pense. It is true, however that th
expense would not be very great, or
ly about ten or twelve thousand do
lars every four years, but it is tht
principle. If the principle is wrong
it is unnecessary, and therefore ut
called for.
Will this bill interfere with th
Parish representation and the Con
protn'ses of the Constitution of th
State ? Your Committee believ
that it will not, and they are not di:
posed to interfere with that Compr<
mise. The principle recognized i
the Constitution of this State is, tha
not only population, but taxation als
should have representation ; but it i
only in the State legislature, wher
laws areinnade, and taxes impose]
that that principle obtains, and i
the relation which the Districts an
Parishes beor to the State Govert
ment in the Legislature thereof, an
not in the Election of Electors
relation altoget her dill'erent. The prii
ciple of representation in this State i
a domestic settlement, aphplicable alon
to the legislative action) ofi theL Stat.
T1he eletioni of P'resident ande~ Vic,4
President growsi out of our Feden~
Robhition~s, anid is providedl thr by th~
Conistitutioni og the IUniited States.
Your Conniiuittee wouild also reconl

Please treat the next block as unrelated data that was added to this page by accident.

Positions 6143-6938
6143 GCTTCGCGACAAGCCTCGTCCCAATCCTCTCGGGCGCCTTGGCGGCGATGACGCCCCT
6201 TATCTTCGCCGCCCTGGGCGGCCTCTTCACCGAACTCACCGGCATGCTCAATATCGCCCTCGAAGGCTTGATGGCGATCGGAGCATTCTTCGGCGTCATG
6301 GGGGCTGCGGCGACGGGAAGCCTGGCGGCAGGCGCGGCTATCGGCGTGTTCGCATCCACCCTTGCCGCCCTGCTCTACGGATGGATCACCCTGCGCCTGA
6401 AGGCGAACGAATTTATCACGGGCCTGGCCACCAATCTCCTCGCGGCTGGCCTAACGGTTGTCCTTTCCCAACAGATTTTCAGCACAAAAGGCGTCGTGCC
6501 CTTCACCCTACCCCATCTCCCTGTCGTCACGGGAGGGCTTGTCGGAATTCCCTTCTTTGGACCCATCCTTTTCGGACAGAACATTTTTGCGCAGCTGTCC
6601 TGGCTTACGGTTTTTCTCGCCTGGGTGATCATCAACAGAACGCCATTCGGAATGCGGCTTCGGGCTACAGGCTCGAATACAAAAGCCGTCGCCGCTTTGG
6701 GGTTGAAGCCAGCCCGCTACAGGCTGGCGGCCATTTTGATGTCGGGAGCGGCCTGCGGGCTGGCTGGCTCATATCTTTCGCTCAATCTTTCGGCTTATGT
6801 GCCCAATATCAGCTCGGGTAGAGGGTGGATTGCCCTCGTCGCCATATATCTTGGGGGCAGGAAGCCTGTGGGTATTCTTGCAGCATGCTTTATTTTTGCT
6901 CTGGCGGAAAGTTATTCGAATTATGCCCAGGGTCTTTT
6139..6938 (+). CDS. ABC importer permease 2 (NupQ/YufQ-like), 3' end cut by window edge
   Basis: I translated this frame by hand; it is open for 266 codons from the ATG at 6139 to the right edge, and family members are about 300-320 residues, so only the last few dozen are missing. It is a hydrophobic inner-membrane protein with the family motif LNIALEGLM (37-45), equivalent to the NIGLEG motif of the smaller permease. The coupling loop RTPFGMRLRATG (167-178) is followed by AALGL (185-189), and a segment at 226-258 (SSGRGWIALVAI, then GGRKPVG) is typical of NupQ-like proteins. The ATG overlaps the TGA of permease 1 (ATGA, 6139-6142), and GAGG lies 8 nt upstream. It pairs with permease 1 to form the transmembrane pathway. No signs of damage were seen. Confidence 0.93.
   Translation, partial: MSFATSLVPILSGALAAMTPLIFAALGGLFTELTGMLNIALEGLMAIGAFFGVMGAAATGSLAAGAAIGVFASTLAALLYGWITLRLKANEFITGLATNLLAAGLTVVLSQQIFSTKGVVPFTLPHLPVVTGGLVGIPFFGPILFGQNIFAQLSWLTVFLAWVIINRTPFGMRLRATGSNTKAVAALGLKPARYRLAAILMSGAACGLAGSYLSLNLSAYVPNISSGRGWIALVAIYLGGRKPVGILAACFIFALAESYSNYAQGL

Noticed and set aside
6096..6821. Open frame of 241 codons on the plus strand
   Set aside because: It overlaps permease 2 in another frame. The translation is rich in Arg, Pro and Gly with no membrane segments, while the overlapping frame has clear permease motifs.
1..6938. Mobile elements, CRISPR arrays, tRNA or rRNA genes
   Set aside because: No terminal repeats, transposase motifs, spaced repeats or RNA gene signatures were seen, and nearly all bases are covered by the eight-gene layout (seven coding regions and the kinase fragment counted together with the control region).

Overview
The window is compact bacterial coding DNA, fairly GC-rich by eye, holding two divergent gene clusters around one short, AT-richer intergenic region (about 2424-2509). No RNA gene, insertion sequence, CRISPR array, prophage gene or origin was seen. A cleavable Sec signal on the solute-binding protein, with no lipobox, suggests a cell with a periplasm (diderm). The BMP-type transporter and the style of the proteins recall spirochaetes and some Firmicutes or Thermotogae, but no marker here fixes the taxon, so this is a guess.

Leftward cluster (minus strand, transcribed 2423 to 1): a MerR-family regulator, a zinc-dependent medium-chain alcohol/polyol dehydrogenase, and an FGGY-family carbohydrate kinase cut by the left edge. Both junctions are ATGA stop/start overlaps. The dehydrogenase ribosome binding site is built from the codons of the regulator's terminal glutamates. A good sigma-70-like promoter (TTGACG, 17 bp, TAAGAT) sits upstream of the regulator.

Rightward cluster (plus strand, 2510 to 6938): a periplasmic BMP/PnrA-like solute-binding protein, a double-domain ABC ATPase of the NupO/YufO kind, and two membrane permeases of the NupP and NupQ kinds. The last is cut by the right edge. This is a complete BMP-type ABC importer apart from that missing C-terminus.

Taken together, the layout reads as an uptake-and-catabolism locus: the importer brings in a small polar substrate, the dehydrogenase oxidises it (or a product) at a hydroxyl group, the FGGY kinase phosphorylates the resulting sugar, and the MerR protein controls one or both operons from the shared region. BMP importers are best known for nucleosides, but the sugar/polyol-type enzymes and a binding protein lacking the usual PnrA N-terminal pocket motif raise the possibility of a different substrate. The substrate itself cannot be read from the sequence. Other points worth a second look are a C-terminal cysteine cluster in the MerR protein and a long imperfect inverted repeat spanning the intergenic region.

menid the passage of thle lillI, becau,
the Election of Electors by the peopil
will pirevenit the miniglinig of State an
National polities in, the Election<
members of the Legislature, and1( gis
to'the peoplIe ant opiptuntiity of calilin:
itto the Council of State, lit, and1 suit;
ble representatives to serve themi i
the Legislature, and who, at the sam
timie, miught diller with themia in tI:
Presidential election,.
i conchlusion your Co(m ini ttee woul
allude to the fact. that Souith Carol ir
is the only State in the Unaion ini whit
the Election of Elector is miade by tI
Legislature. This is ai ci remtnstan<i
well worthy of consideration, and fui
nishes at least, a presumpjtion in av
of the Election by the people. The
are satisfied that the people of Sont
Carolina pIossess the same a intellIigen<
and integrity of putrpose with the pe,
ple otf the other States, and are as e'
pahle of making a proper selection il
President and Vice President, as the
are capiable of making, a proper se
tion of memb ers of the Legislature.
Entertainin g these views, youru Coi
ittece would resp~ectfiily submit, tI
Hill for the consideration of the Illous
Gxonox McC. Wrrniitas5IooNi
D. 8. TAmonI,
Wu. Gni.Ei.
Eig Why is an oblongt 0 like
sentinel who gets no pay for his se
vices ? Jccause it standsfor nothh
The Twin sentinels ,sf
"Lpok.sily: about yo. _ miy
,god Pietro," ,aid a -tall: stutdy
3. iboun itaifeer; claU in' thegargifet of
n a shepherd of the Abruzzi, to ,a
, beautiful lad iof